Automation Done Right – Do’s and Don’ts

One of the key components of any oil and gas project are pipes. Whether it is a refinery, a tanker, an offshore rig, or simply a cross-country pipe-line, it is impossible to complete without extensive piping systems. Considering both the ubiquity of pipes as well as the growing scarcity of skilled welders, it is quite reasonable to look into ways to automate their fabrication, in order to reduce both operating expenses and man-power needs.

However, there are a lot of potential pitfalls and mistakes that can cause significant challenges or additional costs for any company that attempts to automate their pipe-spool prefabrication. It is therefore crucial to be mindful of a number of things.

3R solutions is an expert in the field of pipeshop automation, and has implemented projects all over the world for more than 40 years. They have helped their customers reduce fabrication times by up to 50% compared to conventional fabrication, while their software suite has helped reduce the time some customers spent on planning, tracking, and documentation of workshop activities by up to 90%.

This article is intended to share some of their experience and expertise. However, while 3R solutions is an expert in pipe-spool prefabrication, a lot of the ideas and principles discussed here are also applicable for other aspects of fabrication, and can be modified accordingly.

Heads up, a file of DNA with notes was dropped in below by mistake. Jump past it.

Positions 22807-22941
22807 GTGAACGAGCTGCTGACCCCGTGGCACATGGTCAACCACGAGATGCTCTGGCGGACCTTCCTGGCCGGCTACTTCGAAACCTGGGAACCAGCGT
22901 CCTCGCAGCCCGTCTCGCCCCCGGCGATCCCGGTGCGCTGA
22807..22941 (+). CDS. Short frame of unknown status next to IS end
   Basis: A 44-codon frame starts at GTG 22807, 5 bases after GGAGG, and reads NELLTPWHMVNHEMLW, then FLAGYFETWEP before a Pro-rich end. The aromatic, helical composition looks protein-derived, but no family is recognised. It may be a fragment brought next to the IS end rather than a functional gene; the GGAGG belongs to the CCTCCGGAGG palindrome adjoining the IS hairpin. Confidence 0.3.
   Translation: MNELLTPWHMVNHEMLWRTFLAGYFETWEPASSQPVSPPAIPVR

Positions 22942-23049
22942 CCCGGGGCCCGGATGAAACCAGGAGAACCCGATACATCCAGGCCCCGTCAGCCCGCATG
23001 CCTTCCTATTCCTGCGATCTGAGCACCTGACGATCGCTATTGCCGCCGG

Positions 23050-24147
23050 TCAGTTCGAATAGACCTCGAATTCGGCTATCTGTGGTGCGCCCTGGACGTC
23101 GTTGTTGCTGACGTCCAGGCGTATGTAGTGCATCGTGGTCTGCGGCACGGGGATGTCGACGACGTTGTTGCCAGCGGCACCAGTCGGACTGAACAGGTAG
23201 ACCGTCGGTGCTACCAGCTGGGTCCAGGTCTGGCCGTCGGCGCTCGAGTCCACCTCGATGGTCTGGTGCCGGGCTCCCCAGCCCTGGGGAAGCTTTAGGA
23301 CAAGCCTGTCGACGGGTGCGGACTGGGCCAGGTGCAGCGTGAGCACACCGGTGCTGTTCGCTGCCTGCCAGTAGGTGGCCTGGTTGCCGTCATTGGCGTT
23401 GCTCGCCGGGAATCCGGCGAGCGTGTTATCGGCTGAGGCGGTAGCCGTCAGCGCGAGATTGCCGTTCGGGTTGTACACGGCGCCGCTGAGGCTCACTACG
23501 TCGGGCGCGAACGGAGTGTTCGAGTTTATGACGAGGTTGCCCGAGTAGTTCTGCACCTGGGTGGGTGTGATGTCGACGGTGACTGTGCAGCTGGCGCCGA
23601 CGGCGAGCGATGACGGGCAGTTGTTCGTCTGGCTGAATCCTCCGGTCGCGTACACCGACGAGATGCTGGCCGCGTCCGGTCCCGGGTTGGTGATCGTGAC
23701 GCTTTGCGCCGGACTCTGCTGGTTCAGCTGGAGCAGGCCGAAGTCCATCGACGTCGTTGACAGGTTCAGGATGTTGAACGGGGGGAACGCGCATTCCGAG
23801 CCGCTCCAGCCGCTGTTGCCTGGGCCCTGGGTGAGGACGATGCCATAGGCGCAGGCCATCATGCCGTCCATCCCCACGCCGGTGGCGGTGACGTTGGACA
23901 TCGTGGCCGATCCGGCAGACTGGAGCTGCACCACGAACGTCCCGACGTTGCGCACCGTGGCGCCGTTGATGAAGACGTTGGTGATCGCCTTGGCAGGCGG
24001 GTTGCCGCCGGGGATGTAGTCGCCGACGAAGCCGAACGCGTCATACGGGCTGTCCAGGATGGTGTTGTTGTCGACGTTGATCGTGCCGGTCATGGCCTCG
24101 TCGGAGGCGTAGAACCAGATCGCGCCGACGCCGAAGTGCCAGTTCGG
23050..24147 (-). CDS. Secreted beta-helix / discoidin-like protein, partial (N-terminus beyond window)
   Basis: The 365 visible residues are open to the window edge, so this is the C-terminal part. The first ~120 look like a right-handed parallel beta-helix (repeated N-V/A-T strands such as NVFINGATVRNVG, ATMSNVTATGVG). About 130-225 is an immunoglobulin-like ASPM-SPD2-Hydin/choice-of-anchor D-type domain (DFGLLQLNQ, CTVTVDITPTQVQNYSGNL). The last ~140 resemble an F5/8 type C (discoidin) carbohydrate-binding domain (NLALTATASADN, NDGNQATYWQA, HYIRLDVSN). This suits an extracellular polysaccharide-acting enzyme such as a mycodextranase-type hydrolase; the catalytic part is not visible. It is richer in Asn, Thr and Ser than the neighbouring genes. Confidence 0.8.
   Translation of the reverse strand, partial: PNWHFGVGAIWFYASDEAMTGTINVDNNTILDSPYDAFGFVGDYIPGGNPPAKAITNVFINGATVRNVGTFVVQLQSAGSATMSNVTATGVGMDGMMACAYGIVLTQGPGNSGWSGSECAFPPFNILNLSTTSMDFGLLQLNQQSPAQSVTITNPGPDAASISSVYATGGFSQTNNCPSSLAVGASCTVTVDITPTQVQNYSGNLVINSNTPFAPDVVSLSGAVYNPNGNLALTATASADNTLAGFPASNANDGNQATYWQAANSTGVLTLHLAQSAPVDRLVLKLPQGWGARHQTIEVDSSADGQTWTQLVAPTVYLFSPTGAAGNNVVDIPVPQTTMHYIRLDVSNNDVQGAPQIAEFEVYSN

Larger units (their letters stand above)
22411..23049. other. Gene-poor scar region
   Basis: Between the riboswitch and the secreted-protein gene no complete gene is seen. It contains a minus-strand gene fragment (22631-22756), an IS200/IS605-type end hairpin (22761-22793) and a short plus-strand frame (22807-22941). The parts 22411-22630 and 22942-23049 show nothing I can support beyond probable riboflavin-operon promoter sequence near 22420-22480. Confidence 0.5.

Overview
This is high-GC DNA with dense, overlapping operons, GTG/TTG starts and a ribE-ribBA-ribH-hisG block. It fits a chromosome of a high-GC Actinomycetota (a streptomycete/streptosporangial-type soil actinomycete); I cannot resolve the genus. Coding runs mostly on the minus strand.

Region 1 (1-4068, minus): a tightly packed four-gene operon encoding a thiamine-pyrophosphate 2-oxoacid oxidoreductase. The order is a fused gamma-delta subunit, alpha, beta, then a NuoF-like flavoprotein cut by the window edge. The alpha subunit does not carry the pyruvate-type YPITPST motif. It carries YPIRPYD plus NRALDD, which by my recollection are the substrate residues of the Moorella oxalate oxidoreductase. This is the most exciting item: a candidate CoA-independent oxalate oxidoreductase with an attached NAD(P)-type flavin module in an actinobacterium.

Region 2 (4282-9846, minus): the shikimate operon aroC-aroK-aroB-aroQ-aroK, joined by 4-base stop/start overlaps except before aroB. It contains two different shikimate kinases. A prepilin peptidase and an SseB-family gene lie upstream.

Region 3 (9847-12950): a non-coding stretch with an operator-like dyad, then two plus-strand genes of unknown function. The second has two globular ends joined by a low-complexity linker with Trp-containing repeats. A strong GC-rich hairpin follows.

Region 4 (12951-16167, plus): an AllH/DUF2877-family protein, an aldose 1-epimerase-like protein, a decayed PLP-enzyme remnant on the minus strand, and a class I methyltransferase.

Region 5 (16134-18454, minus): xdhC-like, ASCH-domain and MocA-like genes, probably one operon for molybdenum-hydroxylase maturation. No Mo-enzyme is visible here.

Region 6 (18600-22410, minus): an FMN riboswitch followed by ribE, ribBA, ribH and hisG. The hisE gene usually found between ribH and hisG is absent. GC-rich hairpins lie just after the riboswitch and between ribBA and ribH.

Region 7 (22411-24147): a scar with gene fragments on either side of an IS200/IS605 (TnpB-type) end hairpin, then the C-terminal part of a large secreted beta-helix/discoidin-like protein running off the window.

By automating the infeed and measuring, cycle times at a band-saw can be reduced significantly.

Why should you automate?

The industry is changing. Every year there are new methods, new technologies, and new approaches on how to make fabrication more efficient. At the same time there is a problem of growing demand contrasted with a decreasing supply of skilled workers. Simply said, there is too much work for too few people.

This means that increasing the man-power on your shop-floor is not a viable long-term strategy, as you will find it harder and harder to not only find new workers, but also to retain your existing work-force, which will of course be aware of the high demand their skills are in.

The solution therefore is to make use of your existing workforce as efficiently as possible. And this is where automation is an obvious approach.

However, you should never automate just for the sake of automation. Instead automation should always have three goals in mind. It should make the processes:

• Faster.

• Cheaper.

• Safer.

If automating a process does not satisfy at least two of these three criteria, then you should reconsider, and carefully weigh the costs and benefits. If your worker can perform a task in three minutes, at no risk and with no extra costs, then there is no point in spending money on a system that will do the same job in the same or more time. On the other hand, if the task is risky, or takes a worker a long time, and a mechanized system can do the same job faster and without risk, then automation is a worthwhile investment.